Imaging of Plaque With Magnetic Resonance Imaging (MRI)
Recruitment status was Recruiting
This study aims to develop and refine the use of an intravascular wire to image plaque in the aorta, iliac and femoral artery using MRI. This project aims to use this increased resolution to identify the features within the plaque that is known to be associated with increased risk of plaque and vessel occlusion.
The hypothesis is Intravascular MRI can detect and measure changes in response to therapy over time in the critical features in plaques in peripheral arteries of patients with atherosclerosis.
|Study Design:||Allocation: Non-Randomized
Intervention Model: Single Group Assignment
Masking: Open Label
Primary Purpose: Diagnostic
|Official Title:||Imaging of Plaque in Atherosclerosis With Intravascular MRI|
|Study Start Date:||January 2001|
|Estimated Study Completion Date:||June 2011|
|Estimated Primary Completion Date:||June 2011 (Final data collection date for primary outcome measure)|
For those patients undergoing cardiac catheterization, an 8Fr sheath will be introduced via a femoral artery approach. This size sheath allows us to visualize the distal aorta while performing the IVUS. For these patients, if a femoral venous sheath is also positioned for clinical purposes, then this access will also be utilized to introduce the MRI coil. This imaging approach will allow us to compare the feasibility of intravascular MRI imaging from: a) the artery; b) the vein; c) a combination of both.
For those patients not scheduled to undergo a clinically indicated cardiac catheterization, only a 6Fr sheath will be introduced via a femoral artery approach. In these patients, no femoral venous sheath will be introduced and the arterial access will not be upsized to a 8Fr sheath.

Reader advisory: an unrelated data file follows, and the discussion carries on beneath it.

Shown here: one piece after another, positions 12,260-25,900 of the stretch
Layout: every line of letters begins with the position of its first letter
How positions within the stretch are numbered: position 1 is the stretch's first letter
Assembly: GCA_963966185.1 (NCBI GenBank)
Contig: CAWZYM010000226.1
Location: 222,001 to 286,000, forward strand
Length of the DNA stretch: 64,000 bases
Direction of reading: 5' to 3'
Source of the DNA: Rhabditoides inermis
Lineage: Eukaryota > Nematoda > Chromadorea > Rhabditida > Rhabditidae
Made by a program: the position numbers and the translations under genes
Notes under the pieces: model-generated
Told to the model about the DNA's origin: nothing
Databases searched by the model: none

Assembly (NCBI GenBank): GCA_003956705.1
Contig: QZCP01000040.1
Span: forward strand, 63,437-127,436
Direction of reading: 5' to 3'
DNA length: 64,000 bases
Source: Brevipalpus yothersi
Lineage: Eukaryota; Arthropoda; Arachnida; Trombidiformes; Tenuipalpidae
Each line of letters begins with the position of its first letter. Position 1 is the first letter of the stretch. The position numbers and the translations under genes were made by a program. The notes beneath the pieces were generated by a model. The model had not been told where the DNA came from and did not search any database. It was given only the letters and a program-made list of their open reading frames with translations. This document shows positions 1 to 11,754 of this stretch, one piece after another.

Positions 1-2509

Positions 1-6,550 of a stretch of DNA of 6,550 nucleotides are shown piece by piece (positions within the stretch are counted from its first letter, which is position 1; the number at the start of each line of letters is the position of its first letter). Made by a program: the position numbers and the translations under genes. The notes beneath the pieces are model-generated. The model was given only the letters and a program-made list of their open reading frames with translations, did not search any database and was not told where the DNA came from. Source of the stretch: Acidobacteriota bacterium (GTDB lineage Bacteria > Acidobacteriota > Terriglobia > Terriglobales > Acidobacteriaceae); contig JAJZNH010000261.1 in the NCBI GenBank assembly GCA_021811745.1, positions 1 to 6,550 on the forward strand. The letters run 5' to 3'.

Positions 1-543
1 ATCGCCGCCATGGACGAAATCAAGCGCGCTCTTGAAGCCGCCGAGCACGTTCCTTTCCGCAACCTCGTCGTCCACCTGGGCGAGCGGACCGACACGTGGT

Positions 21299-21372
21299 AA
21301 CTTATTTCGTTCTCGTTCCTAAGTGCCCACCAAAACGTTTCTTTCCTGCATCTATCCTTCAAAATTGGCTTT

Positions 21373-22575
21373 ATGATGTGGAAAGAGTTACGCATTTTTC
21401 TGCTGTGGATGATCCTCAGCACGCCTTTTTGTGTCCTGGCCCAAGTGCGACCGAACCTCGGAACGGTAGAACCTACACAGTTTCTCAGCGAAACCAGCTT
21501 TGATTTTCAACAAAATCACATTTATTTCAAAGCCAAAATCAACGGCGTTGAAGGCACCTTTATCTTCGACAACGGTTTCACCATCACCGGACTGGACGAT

Two tablespoons of blood will be drawn from each patient to assess inflammatory markers such as C-Reactive Protein (CRP) as well as to confirm a negative pregnancy test for female patients of childbearing age.
Using 20cc of non-ionic contrast, an angiogram of the distal aorta and the ilio-femoral region will be performed and recorded on disc (5mins). Thereafter, an approved guidewire and intravascular ultrasound catheter will be positioned in the same arteries via the same access route, and ultrasound images of the arterial segment will be recorded (10mins.). The guidewire and the ultrasound coil will then be removed. Finally, an intravascular MRI wire will be advanced through the same arterial access and/or the previously indicated venous access under X-ray control and positioned in the desired atherosclerotic segment in the region of the distal aorta or at the ilio-femoral area. The MRI wire(s) will be secured in place by Tegaderm and the femoral sheath(s) will be sutured in stable position. The patient will then be transported to the MRI scanner, positioned in the scanner and images recorded over a period not exceeding 60 minutes. During the transport and throughout the MRI scanning, the patient will be monitored via an MRI-compatible cardiac monitor. During the time that the intravascular MRI coil is within the femoral sheath, it will be continuously perfused with heparinized saline and the patient will receive weight- adjusted (12 U/kg) intravenous heparin for systemic anticoagulation to prevent thrombosis. To obtain the MRI images, the patients will receive gadolinium contrast as per routine radiology protocols (0.1-0.2 mmol/kg). After recording the MRI images, the MRI coil(s) and the femoral sheath(s) will be removed from the artery and/or the vein as per usual care.
Please refer to this study by its ClinicalTrials.gov identifier: NCT00115856
|Contact: Andrew Selwyn, MDfirstname.lastname@example.org|
|Contact: Peter Ganz, MDemail@example.com|
|United States, Massachusetts|
|Brigham and Womens Hospital||Recruiting|
|Boston, Massachusetts, United States, 02115|
|Contact: Andrew Selwyn, MD 617-732-7133 firstname.lastname@example.org|
|Sub-Investigator: Peter Ganz, MD|
|Sub-Investigator: Eric Larose, MD|
|Principal Investigator:||Andrew Selwyn, MD||Brigham and Womens Hospital|